Anyway I thought I’d do him a wee drawing to inspire him in the last leg of his education and the first step into his career. Take him (and myself) back to the old days of sitting on cushions on the floor to get so close to the screen you could see the colours separate into RGB and the only sound under our held breaths was the relentless tapping of desperate thumbs. The days when money meant nothing more than the chime of disappointment, because really you were desperately hoping for a mushroom. The days when clouds were solid, vines were opportunities and barrels were terrifying. The days when bananas meant so much more than a good source of potassium and even the chesnuts were against you…Actually now that I think about it, that’s all pretty batshit mental.

Anyway I drew him this:

DK-brotherAnd if you don’t know what it is, that’s probably a good thing, for all the reasons discussed.

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Licence To Doodle: My Own, Personal Failings and A Talk I Went To

Inspiration can come from anywhere.

I often find that the smallest, most insignificant occurrence in an ordinary day has the potential to spark whole waves of pulsing creativity inside these little human skulls, that can evolve into ideas, narratives or images that have the potential to turn into something quite special. It’s kind of the beauty of creativity; it’s incredible, organic growth from the midst of drab normality.

 
And then sometimes, it simply comes from seeing super cool, ultra talented people do super cool, ultra talented stuff and appealing to that most disagreeable, competitive part of you that wants to, if not beat them, at least be one of them. The Cool Kid Conundrum.

This is totally what happened to me yesterday.

I went to a talk in London’s St Albans Centre for a Comica organised event where the legendary Quentin Blake (if you don’t know his name you should be shot. And then be shown an image of his so you can go “OOOOoooh. THAT guy, yeah of course I’ve seen THAT guy!” And then, and only then, will I call you a paramedic. For the gunshot wound.) and the phenomenal Shaun Tan, a personal hero of mine and creator of beautiful graphic books like The Arrival and The Red Tree, were having a wee discussion about illustration and things.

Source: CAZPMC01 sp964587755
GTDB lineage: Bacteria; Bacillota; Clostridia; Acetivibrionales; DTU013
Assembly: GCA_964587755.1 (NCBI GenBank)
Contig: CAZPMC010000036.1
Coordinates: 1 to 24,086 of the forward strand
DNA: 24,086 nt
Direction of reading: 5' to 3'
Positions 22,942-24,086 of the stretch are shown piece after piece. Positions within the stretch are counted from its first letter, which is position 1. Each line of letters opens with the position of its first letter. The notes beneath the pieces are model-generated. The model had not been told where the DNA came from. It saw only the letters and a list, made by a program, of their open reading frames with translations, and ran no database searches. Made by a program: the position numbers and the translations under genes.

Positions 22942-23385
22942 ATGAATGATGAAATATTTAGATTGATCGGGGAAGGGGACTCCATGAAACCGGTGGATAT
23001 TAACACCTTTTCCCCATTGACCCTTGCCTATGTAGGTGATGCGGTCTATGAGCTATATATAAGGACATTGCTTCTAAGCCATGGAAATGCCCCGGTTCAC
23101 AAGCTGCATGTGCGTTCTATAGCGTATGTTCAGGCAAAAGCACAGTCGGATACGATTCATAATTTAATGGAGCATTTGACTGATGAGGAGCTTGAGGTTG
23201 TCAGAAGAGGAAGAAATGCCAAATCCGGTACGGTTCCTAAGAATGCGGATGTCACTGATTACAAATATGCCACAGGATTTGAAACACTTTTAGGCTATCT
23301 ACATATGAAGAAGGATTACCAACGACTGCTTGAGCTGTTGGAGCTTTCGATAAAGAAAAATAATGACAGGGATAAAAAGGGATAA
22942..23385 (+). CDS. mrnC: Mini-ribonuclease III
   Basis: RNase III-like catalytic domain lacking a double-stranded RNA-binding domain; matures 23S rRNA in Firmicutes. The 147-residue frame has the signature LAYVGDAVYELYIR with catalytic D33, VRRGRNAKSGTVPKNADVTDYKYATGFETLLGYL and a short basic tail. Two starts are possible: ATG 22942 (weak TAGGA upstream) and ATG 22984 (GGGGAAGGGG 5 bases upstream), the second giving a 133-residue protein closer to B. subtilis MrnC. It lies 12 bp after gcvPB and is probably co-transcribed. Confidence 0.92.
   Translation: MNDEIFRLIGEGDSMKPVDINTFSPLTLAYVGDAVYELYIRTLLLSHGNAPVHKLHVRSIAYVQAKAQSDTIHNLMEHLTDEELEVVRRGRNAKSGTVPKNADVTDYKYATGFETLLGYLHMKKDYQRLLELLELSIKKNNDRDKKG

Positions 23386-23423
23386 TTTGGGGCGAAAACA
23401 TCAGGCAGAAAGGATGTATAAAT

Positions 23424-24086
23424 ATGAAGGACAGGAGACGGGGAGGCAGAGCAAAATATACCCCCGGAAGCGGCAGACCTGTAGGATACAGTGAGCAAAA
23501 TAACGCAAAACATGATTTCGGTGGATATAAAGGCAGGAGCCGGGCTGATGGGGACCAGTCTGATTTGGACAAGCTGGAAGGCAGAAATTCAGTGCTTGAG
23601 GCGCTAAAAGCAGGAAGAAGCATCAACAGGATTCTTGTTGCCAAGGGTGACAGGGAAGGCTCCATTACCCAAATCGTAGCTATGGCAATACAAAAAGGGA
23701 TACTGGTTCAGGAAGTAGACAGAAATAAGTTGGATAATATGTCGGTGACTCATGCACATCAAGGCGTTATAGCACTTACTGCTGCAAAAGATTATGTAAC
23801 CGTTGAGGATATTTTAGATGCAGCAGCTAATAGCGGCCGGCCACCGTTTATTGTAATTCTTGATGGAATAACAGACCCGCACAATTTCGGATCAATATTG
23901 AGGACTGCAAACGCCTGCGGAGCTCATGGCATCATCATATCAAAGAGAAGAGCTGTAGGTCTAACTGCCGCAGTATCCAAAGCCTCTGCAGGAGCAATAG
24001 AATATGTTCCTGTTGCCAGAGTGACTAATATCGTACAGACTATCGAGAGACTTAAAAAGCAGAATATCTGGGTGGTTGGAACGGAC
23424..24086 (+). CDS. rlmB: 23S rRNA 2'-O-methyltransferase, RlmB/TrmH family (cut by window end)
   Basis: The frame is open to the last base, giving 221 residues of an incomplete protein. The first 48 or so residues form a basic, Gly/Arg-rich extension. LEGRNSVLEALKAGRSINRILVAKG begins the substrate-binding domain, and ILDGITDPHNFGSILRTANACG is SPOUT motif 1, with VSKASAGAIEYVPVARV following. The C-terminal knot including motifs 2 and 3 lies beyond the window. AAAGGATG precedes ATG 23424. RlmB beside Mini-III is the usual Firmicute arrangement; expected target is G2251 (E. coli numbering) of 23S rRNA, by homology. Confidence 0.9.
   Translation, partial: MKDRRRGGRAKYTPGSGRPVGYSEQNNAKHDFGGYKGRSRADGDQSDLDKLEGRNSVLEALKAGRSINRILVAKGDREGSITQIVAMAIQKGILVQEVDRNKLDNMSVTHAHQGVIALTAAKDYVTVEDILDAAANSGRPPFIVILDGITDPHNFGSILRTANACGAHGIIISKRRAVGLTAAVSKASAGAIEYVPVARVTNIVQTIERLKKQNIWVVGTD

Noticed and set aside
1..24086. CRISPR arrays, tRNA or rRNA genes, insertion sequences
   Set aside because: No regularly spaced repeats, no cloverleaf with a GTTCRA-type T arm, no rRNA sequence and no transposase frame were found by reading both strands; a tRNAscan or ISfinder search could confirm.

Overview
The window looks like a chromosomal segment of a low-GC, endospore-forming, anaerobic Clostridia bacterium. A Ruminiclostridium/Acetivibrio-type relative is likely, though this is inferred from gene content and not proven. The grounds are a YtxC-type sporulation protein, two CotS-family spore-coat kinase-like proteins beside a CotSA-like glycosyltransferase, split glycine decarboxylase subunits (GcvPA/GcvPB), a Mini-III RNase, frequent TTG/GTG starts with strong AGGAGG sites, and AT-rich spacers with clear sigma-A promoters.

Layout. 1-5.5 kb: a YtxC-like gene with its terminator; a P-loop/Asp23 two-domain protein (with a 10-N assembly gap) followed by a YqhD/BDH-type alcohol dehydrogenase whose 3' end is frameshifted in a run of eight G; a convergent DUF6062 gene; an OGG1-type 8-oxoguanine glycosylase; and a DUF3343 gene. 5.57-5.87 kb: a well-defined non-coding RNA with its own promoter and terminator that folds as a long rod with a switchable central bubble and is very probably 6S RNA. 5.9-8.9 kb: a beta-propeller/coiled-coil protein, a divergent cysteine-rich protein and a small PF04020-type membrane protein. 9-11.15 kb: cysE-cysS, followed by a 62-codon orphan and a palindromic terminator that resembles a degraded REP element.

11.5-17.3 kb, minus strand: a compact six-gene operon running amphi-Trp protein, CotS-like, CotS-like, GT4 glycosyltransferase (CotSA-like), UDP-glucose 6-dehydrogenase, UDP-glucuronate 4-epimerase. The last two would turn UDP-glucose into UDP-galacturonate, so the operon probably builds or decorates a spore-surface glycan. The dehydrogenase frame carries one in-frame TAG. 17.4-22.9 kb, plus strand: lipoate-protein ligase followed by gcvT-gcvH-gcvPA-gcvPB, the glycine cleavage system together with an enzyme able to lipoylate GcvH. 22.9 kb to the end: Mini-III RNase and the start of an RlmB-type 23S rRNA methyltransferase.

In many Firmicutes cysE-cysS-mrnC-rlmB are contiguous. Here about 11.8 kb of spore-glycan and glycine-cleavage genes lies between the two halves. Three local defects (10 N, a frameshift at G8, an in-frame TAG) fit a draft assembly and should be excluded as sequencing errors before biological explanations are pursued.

It was a pretty awesome way to spend an evening to be honest. It’s wasn’t the most organised event in history, but was a lovely insight into the minds of two truly incredible (albeit very stylistically different) illustrators and their methods and philosophies regarding their work. They took us through a brief history of their careers, bouncing off each other in a mutual interview, before taking questions from the floor, and finally rounding up with a quick, live draw-a-thon and book signing (and Me-Oh-My did I have books so sign.)

I’m proud to say my copy is freshly signed!

And as I sat there, absorbed in the works of both of them as they scrolled through their, deservedly impressive, careers before producing some entirely new and original, flawlessly wonderful, off-the-cuff imagery, I thought to myself: